Köthen 1717-1723

Part 2 (1720-1723)

But, alas, death struck again in Bach's life. Upon his return in Köthen, he learned that his wife Maria Barbara had died after a short illness and that she already had been burried on July 7. Bach was left behind with four children: Catherina Dorothea (12), Wilhelm Friedemann (10), Carl Philipp Emanuel (6), and Johann Gottfried Bernhard (5 ). Three other children had died in infancy. The usual biographical story at this point says that poor Bach "needed" a "new" wife to take care of the children. This underrating of Bach as a human being, however, must be a distortion based on the mistaken view that Bach was a kind of saint, in fact the "fifth evangelist", on his long march towards the St Mattew Passion. Women, in this view, only play a role as child bearers and caretakers, who, at best, copy their master's music or sing and play some easy pieces on the home virginal.

All available evidence, however, points in a different direction. First of all, recall that Maria Barbara's sister, Friedelena Magdalena, was part of the Bach household till her death in 1729. Was she unable to take care of the children? The "new" wife, Anna Magdalena Wilcken (or Wülken; daughter of the trumpeter of the Weissenfels court), was a very gifted soprano, who even earned half the salary of her famous 16 year older Capellmeister and lover Sebastian. Anna Magdalena was probably only 19 years old when she and her 35 year old boss fell for each other. They had been working together for more than a year when they finally got married on 3 December 1721, just after they had been godparents together of the child of the Köthen cellar master (Bach had something with wine cellars: recall Arnstadt). How and when had their courtship begun? How do we have to explain the life-long resentment of the children from the first marriage, who completeley left her alone after their father's death in 1750? Although Bach's first marriage was reportedly a happy one, there is much more evidence for the happiness of the second marriage.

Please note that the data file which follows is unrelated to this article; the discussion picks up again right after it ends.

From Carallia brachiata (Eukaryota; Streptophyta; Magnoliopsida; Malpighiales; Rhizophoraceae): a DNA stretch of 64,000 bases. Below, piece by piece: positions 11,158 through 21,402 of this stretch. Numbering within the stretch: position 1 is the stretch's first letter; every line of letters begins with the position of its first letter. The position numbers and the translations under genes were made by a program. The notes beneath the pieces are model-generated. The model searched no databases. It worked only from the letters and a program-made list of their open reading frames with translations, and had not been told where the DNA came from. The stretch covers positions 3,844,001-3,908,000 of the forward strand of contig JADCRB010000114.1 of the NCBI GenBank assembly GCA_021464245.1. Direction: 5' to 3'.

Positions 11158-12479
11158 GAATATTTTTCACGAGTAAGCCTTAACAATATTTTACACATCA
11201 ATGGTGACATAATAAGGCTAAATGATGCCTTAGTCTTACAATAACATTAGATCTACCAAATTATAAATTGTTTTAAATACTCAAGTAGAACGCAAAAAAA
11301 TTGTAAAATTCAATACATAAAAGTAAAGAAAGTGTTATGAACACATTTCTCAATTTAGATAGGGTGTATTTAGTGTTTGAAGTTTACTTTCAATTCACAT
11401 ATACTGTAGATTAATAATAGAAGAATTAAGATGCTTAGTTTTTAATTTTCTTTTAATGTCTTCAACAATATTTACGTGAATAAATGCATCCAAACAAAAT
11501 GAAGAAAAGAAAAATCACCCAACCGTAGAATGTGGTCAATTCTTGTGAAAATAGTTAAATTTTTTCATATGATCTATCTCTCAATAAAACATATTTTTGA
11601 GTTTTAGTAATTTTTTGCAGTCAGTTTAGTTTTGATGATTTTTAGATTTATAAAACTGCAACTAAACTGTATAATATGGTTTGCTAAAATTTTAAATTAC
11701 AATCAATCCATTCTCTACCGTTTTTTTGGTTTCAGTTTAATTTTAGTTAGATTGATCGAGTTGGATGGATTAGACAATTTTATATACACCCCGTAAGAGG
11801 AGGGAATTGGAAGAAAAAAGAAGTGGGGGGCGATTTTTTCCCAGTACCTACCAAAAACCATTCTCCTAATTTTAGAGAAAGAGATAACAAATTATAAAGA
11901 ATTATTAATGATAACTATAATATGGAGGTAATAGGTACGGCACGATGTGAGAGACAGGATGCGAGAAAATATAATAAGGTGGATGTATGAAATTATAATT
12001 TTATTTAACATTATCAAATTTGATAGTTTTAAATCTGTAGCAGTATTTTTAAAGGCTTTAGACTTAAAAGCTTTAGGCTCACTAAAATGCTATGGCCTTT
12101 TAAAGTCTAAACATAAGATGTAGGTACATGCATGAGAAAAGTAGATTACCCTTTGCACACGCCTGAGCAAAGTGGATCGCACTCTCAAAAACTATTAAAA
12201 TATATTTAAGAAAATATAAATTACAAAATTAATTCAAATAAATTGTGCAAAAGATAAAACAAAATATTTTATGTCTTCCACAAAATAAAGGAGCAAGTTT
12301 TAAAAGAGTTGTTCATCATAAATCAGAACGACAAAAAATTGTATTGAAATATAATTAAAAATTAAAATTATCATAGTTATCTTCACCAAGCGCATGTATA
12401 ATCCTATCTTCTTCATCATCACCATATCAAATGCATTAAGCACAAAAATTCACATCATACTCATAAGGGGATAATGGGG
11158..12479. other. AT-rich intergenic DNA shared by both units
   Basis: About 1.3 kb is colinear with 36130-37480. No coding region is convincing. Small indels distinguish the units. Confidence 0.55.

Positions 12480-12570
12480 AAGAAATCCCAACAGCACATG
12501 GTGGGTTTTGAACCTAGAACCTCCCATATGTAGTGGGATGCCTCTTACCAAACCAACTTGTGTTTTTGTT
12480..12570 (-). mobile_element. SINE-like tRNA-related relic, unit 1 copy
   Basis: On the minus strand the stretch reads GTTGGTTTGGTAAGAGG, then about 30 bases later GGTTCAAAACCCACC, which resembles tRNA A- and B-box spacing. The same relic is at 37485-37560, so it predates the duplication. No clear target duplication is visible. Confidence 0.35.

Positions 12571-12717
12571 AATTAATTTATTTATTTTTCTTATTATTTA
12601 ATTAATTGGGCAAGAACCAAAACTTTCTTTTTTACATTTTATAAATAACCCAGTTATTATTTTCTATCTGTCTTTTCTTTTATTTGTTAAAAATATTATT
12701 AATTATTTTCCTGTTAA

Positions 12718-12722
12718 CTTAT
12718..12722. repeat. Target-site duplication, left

Prince Leopold was inspired by all this to marry one week later, to his cousin Friederica Henrietta von Anhalt-Bernburg (inbreeding was not limited to Thuringia). This charming princess (see picture) has become the most famous amusa (i.e., anti-musical persona) of the history of music. This is due to the fact that Bach himself blamed the declining climate for music in Köthen on the poor princess (in a letter to Georg Erdmann of 1730). Modern scholarship has established, however, that Leopold had to contribute more and more to the Prussian military, so that he had less money for music. It should also be mentioned that the terrible amusa had already died before Bach's departure to Leipzig.

No matter the causes of the declining musical life in Köthen, Bach applied three times for another post since 1720. Already at the end of 1720 (a year before Leopold's marriage to anti-musical Friederica), Sebastian applied for the position of organist at the Jacobikirche in Hamburg (picture on the left). This church had a famous four-manual Schnitger organ. Bach gave a glorious concert, impressed almost 100 year old Jan Adam Reinken, was offered the job, but refused to pay a considerable sum to the church funds, so that the job went to somebody else.

Another indication that Bach was looking for another job was the dedication of his six Brandenburg Concertos to Margrave Christian Ludwig of Brandenburg. Christian Ludwig had a band in his Berlin Castle, and Sebastian reminded him of "the small talents for music which Heaven had granted him". This implicit application did not have any effect. Sebastian's third application was successful, however, be it that he was only third choice. In April 1723, Bach became the successor of the Leipzig cantor Johann Kuhnau, after Georg Philipp Telemann (musical director at Hamburg now) had declined the job and Christoph Graupner was not released from his court position at Darmstadt.